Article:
One thing I plan to do is get a bed which has space for totes underneath. I need a new mattress anyway and a bed frame which is designed for 18″ of space underneath will let me keep stuff under there. This isn’t strictly necessary now but it would be a benefit. Also down the road I may have some space constraints and it could be important.

Anyway thanks guys. Since this place is no longer monetized one of the biggest ways it brings value to my life is that when I have a question, odds are decent one of you has the answer. Thanks again.

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Aesop bug out Commander Zero Disaster Intelwars Tam

RE: Maybe I Haven’t Been Clear by Aesop

Our friend Aesop wrote an interesting post. I read it and came to a very different conclusion than I believe he was getting at. I was reminded about something our friend Commander Zero said long ago. What is the very first rule of surviving a disaster?

Don’t Be There!

Some disasters, particularly hurricanes, are fairly predictable inside 2-3 days. Lots of riots have a lead up time. If a disaster is coming go somewhere else.

There are pros and cons to living in different areas. However once you factor in that the two supposed survivalist havens are overdue for massive events, volcanic and seismic respectively, the intellectually honest are a but easier going on folks living in other areas. Also the inland PNW has real fire issues. What I am getting at is that wherever you live something could happen that makes it untenable.

Inevitably someone will say “Don’t be a refugee” or “I’ve seen ‘The Road'”.

First of all dial the drama down. By far the realistic threats that face us are localized or regional. Stop worrying about some doomer porn scenario. Driving the family hauler to a Best Western 2 towns over is the realistic situation for most of these ‘refugees’. Second even in a full on unlikely situation obviously one does not choose to become a refugee because it sounds like fun. One chooses to become a refugee because it seems like what’s at home is even less fun.

Natural disasters are self explanatory. If a huge armed mob is killing everyone who looks like you and they are one town over you should pack quickly then drive in the opposite direction. Unless you have terminal cancer and want the mob to kill you in a blaze of glory the answer is to leave. Personally I would rather lose my stuff then shoot some guys who don’t matter anyway, have them shoot me, and then terrible things happen to my family.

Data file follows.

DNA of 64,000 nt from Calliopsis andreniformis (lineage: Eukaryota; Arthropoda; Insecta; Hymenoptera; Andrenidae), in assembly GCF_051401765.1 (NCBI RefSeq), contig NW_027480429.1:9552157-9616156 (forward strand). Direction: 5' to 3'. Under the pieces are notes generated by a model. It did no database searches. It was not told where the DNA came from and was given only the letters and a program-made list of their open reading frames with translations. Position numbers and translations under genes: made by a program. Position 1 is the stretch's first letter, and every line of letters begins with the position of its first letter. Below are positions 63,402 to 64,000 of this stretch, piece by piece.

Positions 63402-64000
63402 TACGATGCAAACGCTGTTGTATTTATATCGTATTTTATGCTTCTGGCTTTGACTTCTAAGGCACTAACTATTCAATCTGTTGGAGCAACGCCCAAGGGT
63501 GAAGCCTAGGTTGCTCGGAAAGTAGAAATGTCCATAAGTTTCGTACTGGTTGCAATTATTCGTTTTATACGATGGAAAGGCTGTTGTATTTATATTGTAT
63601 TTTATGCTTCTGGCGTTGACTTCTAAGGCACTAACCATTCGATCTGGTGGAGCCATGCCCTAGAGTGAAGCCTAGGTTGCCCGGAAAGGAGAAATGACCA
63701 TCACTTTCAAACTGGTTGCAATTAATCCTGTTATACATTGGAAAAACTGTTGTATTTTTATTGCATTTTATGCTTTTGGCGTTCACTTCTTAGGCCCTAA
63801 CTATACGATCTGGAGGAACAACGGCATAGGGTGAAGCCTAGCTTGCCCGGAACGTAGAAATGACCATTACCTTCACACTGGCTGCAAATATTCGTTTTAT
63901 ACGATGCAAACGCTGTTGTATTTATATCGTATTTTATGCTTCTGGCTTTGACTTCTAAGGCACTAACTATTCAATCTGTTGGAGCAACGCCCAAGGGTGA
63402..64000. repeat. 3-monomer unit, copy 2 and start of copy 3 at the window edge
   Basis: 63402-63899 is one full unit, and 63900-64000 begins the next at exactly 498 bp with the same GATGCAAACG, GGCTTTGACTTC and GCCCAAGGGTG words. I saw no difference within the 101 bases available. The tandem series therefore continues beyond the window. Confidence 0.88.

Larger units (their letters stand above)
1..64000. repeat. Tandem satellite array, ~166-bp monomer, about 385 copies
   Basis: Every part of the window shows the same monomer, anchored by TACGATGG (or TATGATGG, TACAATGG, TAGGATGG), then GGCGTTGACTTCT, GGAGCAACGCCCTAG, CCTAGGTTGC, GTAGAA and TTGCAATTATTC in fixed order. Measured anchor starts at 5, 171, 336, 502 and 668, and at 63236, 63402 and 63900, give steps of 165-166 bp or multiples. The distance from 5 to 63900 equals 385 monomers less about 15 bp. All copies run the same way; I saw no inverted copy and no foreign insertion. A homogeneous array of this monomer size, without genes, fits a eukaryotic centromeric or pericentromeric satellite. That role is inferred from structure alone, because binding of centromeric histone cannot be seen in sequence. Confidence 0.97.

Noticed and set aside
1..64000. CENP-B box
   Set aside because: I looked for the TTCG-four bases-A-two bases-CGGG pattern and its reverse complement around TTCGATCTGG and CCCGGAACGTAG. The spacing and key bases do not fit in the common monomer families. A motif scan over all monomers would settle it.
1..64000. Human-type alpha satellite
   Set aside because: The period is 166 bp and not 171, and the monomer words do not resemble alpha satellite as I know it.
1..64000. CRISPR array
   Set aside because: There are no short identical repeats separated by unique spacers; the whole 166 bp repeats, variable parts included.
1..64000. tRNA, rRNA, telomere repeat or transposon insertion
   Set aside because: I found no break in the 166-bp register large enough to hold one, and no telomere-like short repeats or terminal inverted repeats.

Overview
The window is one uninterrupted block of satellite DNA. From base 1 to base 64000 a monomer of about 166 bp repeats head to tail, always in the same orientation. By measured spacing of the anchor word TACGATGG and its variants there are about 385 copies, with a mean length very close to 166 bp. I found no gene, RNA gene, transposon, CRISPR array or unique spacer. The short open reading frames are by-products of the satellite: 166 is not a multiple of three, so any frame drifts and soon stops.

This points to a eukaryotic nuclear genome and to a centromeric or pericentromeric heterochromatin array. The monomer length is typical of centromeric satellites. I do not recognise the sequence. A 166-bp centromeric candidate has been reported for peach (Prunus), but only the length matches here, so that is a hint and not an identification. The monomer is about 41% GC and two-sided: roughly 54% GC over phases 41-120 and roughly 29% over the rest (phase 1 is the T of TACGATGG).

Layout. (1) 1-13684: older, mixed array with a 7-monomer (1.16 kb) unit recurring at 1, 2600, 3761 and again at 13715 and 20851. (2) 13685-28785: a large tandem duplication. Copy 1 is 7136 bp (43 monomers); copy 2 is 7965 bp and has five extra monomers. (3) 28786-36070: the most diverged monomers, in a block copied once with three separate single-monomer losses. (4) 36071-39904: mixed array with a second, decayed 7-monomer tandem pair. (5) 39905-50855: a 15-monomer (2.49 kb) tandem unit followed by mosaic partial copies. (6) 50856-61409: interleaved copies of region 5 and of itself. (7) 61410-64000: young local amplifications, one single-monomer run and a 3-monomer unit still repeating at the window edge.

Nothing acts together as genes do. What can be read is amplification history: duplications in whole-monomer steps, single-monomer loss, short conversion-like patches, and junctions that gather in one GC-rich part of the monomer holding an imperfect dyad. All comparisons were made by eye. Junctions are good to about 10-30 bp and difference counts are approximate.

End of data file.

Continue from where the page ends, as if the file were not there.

The point is that if things get bad you take your .45 and wad of cash then go somewhere else. Somewhere less disastery. People have some fantasy of bug out camping or escape and evasion or whatever. In reality a cheap motel room 250 miles the other direction of the disaster is usually the answer.

It is good to have supplies and plans and all that. Many situations are solved by just staying home. However if nuclear aids meteors are scheduled to land on your house in a day you should spend most of that day getting away from your house. Having plans to bring some survival gear, guns in case things get sporting, etc is important. However the most important part of that survival kit will be the visa that buys the motel room and pizza. Being honest your bug out bag could be a suitcase or a Rubbermaid tote. Discussion of whether the rifle that will sit in the corner by your bed should be an AKM or AR is fun, we all like guns, but probably not the most important thing to focus on.

The point here is that we should, with reason, try to avoid being in areas where we will face disasters. When faced by disasters vote with your legs and get the heck out. To paraphrase Tamra “Don’t be there, so you don’t have to do that.”

Most of the time the answer is to stay home, except when it is not. When it is time to leave better to go a week early than try to go a day late.